It seemed to be inevitable that Billboard would have to make this move. When Jason Isbell bested mainstream country superstar Alan Jackson on the Billboard Country Album’s chart by a couple hundred albums last July and walked away with the #1 spot for his record Something More Than Free, Billboard had little choice. The tally was so close, Alan Jackson’s publicity camp announced they were the ones who had earned the #1, and then appeared to refuse to recognize they had actually come in at #2. It was almost like the Jackson camp was quietly saying, “Jason Isbell has the #1 in country? Isn’t he more Americana?”
It was all water under the bridge when the next week, Alan Jackson officially did land at #1 with his record Angels & Alcohol, but the battle illustrated just how far mainstream country music artists had fallen, and how far Americana artists like Jason Isbell had come. Then the conversation became heated again when a country band out of Texas called Green River Ordinance was denied entry on the Billboard country charts with their latest record. This is when you could tell the Billboard editorial staff was attempting to draw a line in the sand with the Country Albums chart. Why they chose Green River Ordinance, and not an artist that clearly isn’t country like Sam Hunt, still remains a mystery. But now there will be a chart home for both an artist like Jason Isbell, and a band like Green River Ordinance, without anyone feeling slighted.
On Friday (5-13), it was announced that Billboard would finally be adding an Americana chart to their weekly albums chart roster. This is 10 years after the Grammy Awards began to recognize Americana, nearly 17 years after the Americana Music Association formed, and at a time when Americana artists from across the spectrum—from the Lumineers to Jason Isbell, from Sturgill Simpson to the Alabama Shakes—are seeing recognition, sales, and a larger share of the music pie than ever before. Americana is a strong, vibrant, and growing movement, and though many may quibble on how exactly to define the genre, few will say this distinction on the Billboard charts isn’t deserved, or long overdue.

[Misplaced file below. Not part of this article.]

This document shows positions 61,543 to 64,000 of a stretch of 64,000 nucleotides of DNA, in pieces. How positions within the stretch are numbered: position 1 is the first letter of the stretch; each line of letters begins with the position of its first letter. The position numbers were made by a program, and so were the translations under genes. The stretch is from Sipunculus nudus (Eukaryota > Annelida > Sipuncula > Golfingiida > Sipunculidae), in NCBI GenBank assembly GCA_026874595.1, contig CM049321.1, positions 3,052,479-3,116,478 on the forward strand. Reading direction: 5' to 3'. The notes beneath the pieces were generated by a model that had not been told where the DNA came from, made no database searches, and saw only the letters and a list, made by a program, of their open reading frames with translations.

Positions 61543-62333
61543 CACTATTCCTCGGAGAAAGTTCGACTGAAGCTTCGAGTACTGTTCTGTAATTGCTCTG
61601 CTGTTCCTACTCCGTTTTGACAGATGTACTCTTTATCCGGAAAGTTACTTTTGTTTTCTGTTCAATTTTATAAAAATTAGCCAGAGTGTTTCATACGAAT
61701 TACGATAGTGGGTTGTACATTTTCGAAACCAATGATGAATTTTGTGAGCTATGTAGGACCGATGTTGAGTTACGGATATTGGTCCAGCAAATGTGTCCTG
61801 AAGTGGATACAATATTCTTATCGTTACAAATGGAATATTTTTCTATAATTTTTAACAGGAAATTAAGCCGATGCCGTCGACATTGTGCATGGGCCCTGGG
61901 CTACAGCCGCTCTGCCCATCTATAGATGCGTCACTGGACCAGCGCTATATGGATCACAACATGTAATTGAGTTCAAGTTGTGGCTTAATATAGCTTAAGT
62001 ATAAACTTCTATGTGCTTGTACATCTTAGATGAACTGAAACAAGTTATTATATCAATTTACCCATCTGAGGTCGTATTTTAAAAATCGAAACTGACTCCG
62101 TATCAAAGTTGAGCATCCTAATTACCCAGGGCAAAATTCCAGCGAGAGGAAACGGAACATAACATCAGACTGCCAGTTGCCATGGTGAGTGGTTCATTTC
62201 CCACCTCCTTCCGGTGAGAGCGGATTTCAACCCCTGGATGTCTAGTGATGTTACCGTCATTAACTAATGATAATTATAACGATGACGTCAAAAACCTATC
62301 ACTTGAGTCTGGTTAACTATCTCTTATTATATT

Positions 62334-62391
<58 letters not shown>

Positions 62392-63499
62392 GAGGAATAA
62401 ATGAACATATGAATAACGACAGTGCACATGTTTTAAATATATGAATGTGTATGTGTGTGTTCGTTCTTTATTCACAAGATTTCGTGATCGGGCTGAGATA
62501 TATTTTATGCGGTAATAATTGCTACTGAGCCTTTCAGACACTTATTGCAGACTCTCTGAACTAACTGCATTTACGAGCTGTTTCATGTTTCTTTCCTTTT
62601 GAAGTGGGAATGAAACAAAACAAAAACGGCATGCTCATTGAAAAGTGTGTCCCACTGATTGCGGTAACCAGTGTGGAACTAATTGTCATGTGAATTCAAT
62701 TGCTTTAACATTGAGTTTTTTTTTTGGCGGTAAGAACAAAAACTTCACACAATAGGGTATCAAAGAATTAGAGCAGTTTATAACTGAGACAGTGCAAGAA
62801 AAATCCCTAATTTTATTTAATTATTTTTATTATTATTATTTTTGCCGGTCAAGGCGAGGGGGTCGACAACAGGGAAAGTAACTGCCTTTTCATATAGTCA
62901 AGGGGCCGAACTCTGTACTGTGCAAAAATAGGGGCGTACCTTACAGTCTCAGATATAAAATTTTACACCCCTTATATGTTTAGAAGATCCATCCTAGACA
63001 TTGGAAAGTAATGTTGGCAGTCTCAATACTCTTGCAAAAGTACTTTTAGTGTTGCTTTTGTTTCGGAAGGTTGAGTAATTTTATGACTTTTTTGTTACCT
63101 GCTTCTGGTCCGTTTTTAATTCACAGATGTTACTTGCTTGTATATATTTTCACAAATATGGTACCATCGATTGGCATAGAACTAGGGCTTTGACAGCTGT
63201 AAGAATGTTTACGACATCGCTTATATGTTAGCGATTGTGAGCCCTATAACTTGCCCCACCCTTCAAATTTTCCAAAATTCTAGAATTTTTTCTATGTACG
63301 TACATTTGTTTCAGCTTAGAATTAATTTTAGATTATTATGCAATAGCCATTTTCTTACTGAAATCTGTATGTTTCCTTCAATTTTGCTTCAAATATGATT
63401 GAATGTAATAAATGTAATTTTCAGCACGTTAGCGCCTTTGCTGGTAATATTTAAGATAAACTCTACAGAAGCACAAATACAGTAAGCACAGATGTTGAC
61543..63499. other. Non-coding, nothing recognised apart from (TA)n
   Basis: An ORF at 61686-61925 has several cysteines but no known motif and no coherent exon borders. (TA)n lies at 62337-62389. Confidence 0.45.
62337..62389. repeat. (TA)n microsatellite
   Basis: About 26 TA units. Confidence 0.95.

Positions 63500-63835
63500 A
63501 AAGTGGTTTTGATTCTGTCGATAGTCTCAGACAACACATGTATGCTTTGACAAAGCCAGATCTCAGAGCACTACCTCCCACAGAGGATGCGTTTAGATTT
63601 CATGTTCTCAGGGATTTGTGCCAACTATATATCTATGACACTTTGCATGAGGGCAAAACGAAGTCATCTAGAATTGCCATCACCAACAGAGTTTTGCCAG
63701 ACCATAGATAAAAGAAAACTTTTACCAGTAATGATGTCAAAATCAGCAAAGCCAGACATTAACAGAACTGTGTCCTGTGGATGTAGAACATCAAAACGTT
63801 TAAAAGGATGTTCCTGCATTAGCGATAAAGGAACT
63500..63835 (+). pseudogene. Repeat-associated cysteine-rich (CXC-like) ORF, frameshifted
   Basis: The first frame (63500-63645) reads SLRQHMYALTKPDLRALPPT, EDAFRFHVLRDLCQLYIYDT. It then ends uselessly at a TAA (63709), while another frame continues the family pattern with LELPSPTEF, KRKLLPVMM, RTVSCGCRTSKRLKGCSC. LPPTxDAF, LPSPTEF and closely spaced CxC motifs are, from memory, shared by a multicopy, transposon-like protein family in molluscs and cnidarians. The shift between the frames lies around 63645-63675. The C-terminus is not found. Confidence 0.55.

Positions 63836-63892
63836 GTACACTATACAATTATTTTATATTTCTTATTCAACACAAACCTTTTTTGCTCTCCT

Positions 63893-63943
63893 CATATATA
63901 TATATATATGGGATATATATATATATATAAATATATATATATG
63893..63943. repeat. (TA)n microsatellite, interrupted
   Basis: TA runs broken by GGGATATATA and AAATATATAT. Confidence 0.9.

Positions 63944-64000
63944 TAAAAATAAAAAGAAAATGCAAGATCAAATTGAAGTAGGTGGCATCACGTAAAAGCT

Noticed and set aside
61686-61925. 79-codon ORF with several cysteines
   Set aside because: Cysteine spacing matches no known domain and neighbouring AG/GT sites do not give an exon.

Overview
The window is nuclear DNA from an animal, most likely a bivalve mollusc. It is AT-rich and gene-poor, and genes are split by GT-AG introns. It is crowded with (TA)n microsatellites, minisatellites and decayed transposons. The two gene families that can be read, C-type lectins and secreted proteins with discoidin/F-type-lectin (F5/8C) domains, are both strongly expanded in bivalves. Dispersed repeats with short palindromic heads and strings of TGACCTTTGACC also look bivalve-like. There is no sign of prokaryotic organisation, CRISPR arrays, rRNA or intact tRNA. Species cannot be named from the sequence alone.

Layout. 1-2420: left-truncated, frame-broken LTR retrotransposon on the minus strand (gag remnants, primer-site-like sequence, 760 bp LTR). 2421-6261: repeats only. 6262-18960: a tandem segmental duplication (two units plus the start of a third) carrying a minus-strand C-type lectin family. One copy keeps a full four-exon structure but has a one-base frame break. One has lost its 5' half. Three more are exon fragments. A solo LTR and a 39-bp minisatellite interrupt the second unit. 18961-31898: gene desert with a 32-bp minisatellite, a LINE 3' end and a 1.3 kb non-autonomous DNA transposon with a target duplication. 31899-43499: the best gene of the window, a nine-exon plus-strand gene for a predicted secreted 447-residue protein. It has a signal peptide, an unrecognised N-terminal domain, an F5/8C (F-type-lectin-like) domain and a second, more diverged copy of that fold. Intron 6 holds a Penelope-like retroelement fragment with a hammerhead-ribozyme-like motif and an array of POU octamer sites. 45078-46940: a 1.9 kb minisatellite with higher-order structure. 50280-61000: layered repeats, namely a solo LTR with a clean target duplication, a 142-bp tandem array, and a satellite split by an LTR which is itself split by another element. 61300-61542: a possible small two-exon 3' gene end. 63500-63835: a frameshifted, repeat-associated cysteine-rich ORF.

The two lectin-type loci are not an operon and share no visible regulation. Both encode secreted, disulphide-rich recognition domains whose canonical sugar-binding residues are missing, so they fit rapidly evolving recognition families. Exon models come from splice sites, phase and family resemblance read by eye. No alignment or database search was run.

“This change recognizes the growth of Americana and the prominent rise of the term overall, both within the industry and in widespread music coverage,” said Gary Trust, co-director of charts for Billboard to Nate Rau of The Tennessean.
But Billboard is not adding a new chart to comprise the Americana chart. Instead it is renaming the existing Folk Albums chart, which has increasingly become dominated by Americana acts, and has become less relevant over the years, especially as folk artists are more frequently identifying themselves as Americana anyway. There is sure to be a few hurt feelings from pure folk artists who would prefer their own chart, but overall the move appears to be for the better.